…here and there. I guess it takes time and with a lot of loving tender care, it will bear fruit eventually. They are still green though so we have not harvested any yet to try.

Since we are on the topic of plants, I saw the photo my friend, Elin, in Ipoh, Perak shared on Facebook of her ginger. She planted that and it sure looked like she had a bountiful harvest. Seeing that, I was thinking that I could do the same especially when those things don’t come cheap anymore these days. I spotted a sprout coming out of the ginger we had in the pantry so I took that section of the tuber and planted it. Yes, it is growing…

Ginger

…but it is still very small. Fingers crossed, hopefully, I will get something out of my venture in due course.

Now, if you may recall, a friend of mine gave me this

Started with one

…around August that year. There was only one then and now there are three and a fourth one is going to sprout out soon.

And talking about friends, Annie and her twins are home from KL for the Ching Ming Festival and she dropped by my house to pass me these…

Goodies from Annie

It’s so very sweet of her to bring me all these goodies everytime she comes home. I tried to give her some things in return but no, she simply would not hear of it and would not accept. Sighhhh!!!!

She just sent me a pack of their own-made wine-infused lap chiang (Chinese sausages) through her mum in November and I have not opened it – saving the precious stuff as I did not know when I would be able to get hold of some more. They are very nice and ever since I have been eating these, I would never buy those dry and hard ones from the shops anymore. I guess now that I have quite a lot, I can open one to use in my cooking.

Other than the sausages, she also gave me my favourite M&S all butter biscuits plus two more new ones to try. Gee!!! I am so pampered, truly blessed, am I not?

Thanks so much, Annie, for everything – great to see you and your boys again. Gosh! They’re so thin and so tall now – you must feed them more to fatten them up a bit. LOL!!! And congratulations to your nephew for scoring straight A’s in the SPM Examination and good luck, all the best to him in his studies at tertiary level. My! My! How time flies! They were just little boys, all the three of them, way back in 2010!

Once upon a time…

These are our Rajang hay bee/udang kering (dried prawns)…

Rajang hay bee

As you can see, they are straight, not like all the other udang kering from other parts of the country/world. The people have to painstakingly arrange the prawns in line one by one so the end product will be straight.

Once upon a time – yes, it does seem so very long ago, they were quite affordable and my mum would make the sambal quite often. Of course, she would make quite a lot at one go and store them in (Nescafe) bottles for us to eat slowly. When I was some place else, not at home, she would make and send to me a bottle or two whenever there was somebody to send it through. I guess she reckoned I could always eat it with rice…and with some cut cucumber, that would be a balanced meal by itself.

These days, these prawns are way over RM100 a kg so I do not make the sambal that often. Besides, they are harder – dunno if this is true but they tell me that now it is factory-made and machine-dried and maybe, they steam them too long so they are no longer as sweet and nice as those during our growing up years.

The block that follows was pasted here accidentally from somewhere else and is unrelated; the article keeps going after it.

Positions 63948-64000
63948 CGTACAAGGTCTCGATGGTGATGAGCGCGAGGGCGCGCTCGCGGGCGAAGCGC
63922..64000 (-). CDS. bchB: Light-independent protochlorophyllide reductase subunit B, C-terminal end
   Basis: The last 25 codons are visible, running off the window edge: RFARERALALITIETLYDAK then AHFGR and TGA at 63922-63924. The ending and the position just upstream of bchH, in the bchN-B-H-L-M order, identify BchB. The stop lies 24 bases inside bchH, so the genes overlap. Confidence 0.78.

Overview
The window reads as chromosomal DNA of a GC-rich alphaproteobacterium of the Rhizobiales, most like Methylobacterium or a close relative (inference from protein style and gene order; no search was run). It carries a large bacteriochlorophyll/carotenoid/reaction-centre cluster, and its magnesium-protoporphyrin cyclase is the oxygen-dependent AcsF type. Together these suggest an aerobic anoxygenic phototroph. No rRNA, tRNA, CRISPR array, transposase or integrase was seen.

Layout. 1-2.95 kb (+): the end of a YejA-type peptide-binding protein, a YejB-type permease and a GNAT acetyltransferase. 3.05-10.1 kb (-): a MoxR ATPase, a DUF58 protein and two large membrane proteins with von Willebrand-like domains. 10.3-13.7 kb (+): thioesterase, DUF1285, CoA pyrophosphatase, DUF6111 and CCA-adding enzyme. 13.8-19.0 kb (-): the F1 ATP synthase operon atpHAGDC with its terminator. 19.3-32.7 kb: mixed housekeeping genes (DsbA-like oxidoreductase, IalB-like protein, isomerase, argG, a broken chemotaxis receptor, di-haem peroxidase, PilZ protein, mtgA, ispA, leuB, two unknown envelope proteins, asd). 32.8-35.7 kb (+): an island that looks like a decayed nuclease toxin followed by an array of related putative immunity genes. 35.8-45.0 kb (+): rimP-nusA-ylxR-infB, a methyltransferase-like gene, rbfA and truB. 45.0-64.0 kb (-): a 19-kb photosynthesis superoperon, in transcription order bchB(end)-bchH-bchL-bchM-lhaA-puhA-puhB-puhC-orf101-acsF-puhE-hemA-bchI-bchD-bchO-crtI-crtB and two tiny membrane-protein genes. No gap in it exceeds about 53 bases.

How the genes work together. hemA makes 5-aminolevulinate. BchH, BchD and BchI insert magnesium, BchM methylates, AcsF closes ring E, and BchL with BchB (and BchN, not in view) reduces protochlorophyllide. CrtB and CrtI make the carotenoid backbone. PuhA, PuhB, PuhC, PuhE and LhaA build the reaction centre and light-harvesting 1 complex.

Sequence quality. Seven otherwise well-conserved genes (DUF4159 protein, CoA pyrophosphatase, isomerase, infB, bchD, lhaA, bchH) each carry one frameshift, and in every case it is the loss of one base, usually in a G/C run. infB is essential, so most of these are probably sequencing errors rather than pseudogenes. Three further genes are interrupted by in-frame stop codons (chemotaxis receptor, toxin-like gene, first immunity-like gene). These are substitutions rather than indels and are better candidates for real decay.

I did blog about making this sambal hay bee/udang kering a long time ago when I was still using my handphone camera and that was more or less what I did the other day when I felt like making some.

I pounded the ingredients…

Pounded ingredients

…and the dried prawns…

Hay bee, pounded

…after soaking in hot water to soften a little and to rinse them clean. I must say it was no easy task as they are a lot harder these days but using the blender is out of the question. My good friends’ mum, Auntie Mary, the dear ol’ lady, may she rest in peace, once told me she would not pound till too fine as she would prefer some little bits to give it some bite and to chew on when eating and enjoying.

The preparation of the ingredients may be quite tedious but the cooking is very easy. Just fry the pounded ingredients in quite a lot of oil (the pounded dried prawns will soak it all up later so make sure there is enough), throw in the serai (lemon grass)…

Cooking

…and when nicely browned and fragrant, add the pounded dried prawns. Add some curry leaves and if you want, you can add sugar, salt and msg too.  Keep stirring till nice and crusty and golden brown before dishing it all out…

My sambal hay bee

We loved it so much, great with rice and we even had it on bread. Yes, you read it right, bread! As a matter of fact, I had not had it that way for so long that yesterday, I went out and bought a loaf and after applying a layer of butter on a slice, I added the sambal

Sambal hay bee on buttered bread

…and ate. Oh boy! That tasted so so so good! I had not had it this way for so long, maybe not since I was a kid or a teenager that I had forgotten completely how good that tasted, a whole lot nicer than with rice, take my word of it!

This should last for a couple of days and looking at how the prices of everything are going up and up and up, I guess I will be having this again not that soon in the near future. Sighhh!!!

Golden…

This is the kim chio

Kim chio

…and though it sounds a bit like banana in Hokkien, it is literally translated to mean golden pomfret. I do not know why it is not as popular as its white counterpart, the pek chio, considering that gold is auspicious to the Chinese. Personally, I am not really a fan of the pek chio – for one thing, it is extremely expensive and though the flesh is finer and smoother, I find it somewhat mild or bland. I prefer the cheaper black pomfret or the or chio for its stronger taste.